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Three steps to training grant success

Dr. Sharooz Vahedi
Shahrooz VAHEDI,
Training Officer (Health Science Administrator) ,
Division of Extramural Activities (DEA)

As the number of older people increases worldwide, the need for scientists and clinicians in aging research is greater than ever. To fulfill our mission of enhancing the pool of researchers in aging, NIA participates in a broad span of training programs. Some are sponsored by the NIH, others are specific to NIA. Our fellowship and career development awards are available through many award mechanisms, and each one has its own eligibility requirements and benefits. It can sometimes be a bit overwhelming to figure out which program is best for you.

I’d like to offer some help in the form of three key steps to finding and applying for NIA training awards.

1. Know what NIA is interested in

As with any funder—private, nonprofit, state, federal, or other—that you approach for support, it’s vitally important to know what the agency or organization is interested in funding. Here at NIA, we are interested in a wide range of aging-related research, from basic science to clinical investigations to social and economic systems studies. You can get funding for training in many areas, as long as it clearly relates to aging.

In recent years, we’ve received a substantial influx of funding for research on Alzheimer’s disease and related dementias. So, research in Alzheimer’s is one of our high-priority areas. As you know from one of Dr. Robin Barr’s recent posts, we have a separate budget and pay line for training and career development awards related to Alzheimer’s. Consider how to align NIA’s interests and your application.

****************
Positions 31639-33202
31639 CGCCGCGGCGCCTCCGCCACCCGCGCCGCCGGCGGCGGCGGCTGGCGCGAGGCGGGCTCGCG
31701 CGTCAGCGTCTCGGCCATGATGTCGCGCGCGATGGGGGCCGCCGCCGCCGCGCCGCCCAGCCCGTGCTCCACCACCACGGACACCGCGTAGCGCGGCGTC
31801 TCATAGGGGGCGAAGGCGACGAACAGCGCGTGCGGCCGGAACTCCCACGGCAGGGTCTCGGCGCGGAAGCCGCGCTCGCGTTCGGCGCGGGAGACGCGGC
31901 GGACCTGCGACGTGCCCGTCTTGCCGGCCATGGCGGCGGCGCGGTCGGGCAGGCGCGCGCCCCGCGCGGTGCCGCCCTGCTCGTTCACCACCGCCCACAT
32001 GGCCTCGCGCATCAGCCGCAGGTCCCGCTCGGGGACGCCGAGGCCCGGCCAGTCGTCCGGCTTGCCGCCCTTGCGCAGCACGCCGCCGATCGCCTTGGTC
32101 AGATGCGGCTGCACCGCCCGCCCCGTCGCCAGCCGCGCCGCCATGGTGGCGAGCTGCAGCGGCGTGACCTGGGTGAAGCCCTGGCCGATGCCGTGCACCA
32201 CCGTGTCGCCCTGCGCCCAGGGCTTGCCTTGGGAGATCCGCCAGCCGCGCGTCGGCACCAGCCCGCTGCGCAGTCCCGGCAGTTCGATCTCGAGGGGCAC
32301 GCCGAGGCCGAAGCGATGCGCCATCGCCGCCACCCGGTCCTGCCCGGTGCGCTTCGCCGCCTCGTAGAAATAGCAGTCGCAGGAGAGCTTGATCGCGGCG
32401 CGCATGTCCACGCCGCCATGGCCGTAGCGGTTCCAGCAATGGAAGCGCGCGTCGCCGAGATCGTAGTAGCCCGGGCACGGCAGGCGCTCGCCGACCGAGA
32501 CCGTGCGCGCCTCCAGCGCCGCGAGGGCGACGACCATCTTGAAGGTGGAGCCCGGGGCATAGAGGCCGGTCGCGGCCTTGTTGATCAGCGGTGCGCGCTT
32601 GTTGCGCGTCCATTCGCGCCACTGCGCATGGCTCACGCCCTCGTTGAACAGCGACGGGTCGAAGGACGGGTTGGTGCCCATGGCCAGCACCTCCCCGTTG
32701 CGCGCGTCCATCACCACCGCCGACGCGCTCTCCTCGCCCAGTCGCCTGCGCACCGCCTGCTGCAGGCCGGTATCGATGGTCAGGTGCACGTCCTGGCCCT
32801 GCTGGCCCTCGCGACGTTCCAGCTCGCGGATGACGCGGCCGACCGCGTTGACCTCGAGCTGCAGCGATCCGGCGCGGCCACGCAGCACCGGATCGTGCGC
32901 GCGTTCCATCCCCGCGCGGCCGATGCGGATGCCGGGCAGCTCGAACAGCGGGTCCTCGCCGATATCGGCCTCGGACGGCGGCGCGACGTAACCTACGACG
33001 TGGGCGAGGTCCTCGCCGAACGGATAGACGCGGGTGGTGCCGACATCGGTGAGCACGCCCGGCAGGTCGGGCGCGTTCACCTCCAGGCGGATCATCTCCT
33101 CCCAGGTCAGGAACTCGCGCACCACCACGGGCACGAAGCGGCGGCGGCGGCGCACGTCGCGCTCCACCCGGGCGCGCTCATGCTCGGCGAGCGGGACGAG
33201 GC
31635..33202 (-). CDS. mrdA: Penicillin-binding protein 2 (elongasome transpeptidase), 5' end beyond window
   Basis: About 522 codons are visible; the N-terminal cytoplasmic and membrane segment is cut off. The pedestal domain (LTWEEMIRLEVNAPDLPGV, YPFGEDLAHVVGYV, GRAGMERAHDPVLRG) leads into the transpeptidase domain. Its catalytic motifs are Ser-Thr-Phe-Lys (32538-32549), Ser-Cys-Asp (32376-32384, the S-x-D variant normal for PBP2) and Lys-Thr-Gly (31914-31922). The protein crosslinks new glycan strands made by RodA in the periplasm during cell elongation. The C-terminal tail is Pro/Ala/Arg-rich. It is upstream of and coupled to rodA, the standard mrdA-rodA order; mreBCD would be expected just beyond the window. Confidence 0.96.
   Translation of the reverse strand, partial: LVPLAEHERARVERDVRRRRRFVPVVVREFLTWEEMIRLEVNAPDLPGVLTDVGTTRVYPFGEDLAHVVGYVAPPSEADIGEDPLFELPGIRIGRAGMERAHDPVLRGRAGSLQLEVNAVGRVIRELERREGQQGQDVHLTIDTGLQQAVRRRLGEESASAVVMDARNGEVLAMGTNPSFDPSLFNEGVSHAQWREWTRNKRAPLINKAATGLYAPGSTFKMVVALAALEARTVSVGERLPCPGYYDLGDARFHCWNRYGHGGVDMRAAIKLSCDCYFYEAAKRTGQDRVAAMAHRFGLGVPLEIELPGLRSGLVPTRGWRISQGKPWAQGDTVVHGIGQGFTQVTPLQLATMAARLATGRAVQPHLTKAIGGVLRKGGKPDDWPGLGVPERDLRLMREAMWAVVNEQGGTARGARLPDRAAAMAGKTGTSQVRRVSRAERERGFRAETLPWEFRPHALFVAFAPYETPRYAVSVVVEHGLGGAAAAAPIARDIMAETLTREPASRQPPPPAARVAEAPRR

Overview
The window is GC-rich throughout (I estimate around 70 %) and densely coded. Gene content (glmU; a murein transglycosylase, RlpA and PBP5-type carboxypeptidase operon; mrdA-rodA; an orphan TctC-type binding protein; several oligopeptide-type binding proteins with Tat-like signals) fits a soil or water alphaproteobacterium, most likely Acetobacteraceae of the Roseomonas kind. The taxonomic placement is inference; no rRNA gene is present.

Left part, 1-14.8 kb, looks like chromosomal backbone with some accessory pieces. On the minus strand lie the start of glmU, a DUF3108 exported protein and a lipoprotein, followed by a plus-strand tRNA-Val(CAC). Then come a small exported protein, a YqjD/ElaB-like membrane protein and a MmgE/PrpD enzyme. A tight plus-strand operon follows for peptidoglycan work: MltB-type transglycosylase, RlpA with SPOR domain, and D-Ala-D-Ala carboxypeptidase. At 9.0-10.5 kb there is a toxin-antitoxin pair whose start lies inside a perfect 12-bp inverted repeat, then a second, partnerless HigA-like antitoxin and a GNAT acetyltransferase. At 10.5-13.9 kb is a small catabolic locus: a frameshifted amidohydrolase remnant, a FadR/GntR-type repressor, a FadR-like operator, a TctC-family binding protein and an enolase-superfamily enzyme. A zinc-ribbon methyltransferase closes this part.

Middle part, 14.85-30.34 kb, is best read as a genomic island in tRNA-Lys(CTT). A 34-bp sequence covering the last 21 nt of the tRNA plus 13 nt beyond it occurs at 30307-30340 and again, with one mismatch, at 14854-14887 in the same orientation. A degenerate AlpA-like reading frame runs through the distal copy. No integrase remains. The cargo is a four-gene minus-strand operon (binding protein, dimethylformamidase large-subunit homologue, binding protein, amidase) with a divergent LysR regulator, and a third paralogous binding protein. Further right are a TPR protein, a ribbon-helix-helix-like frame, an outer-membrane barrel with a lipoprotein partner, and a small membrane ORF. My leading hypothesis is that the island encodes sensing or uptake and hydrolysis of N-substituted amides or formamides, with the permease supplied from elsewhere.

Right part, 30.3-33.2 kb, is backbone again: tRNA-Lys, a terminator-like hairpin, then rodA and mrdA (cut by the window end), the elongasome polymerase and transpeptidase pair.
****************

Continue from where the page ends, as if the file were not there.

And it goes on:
2. Find the right training opportunity

The training award mechanism you choose depends on where you are in your career trajectory. NIA has training for high school, undergraduate, graduate, and post-graduate students; however, most of our awards go to predoctoral and postdoctoral students. The F31 funding mechanism is the primary training award for predoctoral students. After you receive your Ph.D. (or M.D. or M.D.-Ph.D.) the options open up a little. The mechanism provides training for newly minted Ph.D.s.

Then, there’s also the K series Mentored Career Development Awards, which provide many opportunities for postdoctoral fellows and junior faculty to secure research funds. These include the K99/R00, K01, K08, K23, and K25 awards. The recently established K76 and K18 awards also offer interesting training opportunities. The K76 is for research and career advancement toward leadership roles for rising clinician-scientists in aging, and the K18 is for training in Alzheimer’s drug discovery and data science. Take a look at the various opportunities to determine which is the best fit for you and reach out to program staff if you have questions.

3. Try and try again

NIA’s analyses of our training and research project grants show that it’s rare for applicants to receive a competitive score at first submission. While this is undoubtedly disappointing, we urge you to submit a second application once you’ve addressed those pesky critiques. Don’t get discouraged by less-than-kind reviewer comments. Take a moment and read the review carefully. Then read it again. Wait for a few days and then contact your program officer. If your score is very close to the pay line or if you feel your application was misunderstood by the reviewers, NIA staff can give you suggestions to address the shortcomings and prepare a more competitive application.

We’re here to help!

Along with NIA’s specific training information, the NIH Research Training and Career Development homepage also has extensive information about training opportunities. Contact NIA program staff to discuss options for training and for identifying the right opportunity for you. Contact me for general information on training and fellowship programs. Or, feel free to comment below.